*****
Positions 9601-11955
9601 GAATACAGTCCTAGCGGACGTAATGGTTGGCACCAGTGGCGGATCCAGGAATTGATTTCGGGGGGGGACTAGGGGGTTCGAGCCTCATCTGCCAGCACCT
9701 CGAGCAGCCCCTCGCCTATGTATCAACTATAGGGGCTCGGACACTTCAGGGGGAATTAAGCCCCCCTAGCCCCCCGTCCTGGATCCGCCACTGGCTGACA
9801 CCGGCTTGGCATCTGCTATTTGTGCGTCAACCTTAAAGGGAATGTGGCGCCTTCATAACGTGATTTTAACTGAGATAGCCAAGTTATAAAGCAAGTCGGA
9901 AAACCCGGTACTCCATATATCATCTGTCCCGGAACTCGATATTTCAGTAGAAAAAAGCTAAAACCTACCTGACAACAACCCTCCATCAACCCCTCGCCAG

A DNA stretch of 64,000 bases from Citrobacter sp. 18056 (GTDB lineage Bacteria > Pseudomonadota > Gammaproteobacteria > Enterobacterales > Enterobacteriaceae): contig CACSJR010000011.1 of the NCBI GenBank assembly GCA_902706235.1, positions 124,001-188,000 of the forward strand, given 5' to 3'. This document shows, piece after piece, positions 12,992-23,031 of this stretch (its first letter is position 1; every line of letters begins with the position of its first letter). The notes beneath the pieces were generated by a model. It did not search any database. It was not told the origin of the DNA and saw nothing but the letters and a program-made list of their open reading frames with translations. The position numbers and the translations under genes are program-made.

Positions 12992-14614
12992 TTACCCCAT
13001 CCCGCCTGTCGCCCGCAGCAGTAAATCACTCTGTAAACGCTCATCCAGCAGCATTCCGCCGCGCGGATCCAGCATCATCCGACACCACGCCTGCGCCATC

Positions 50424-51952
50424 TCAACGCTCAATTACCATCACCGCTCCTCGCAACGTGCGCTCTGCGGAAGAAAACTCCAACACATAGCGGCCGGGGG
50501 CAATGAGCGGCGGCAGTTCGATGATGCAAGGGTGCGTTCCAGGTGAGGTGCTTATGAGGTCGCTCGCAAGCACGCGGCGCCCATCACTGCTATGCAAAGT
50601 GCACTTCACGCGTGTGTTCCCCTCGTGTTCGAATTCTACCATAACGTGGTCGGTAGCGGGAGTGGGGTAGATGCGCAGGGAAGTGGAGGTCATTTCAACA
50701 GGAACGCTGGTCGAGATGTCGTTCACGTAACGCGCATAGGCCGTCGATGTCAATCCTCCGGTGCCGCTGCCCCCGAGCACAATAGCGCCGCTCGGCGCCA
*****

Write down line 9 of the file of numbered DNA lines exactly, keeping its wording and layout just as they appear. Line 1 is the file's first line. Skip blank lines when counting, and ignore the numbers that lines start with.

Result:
13001 CCCGCCTGTCGCCCGCAGCAGTAAATCACTCTGTAAACGCTCATCCAGCAGCATTCCGCCGCGCGGATCCAGCATCATCCGACACCACGCCTGCGCCATC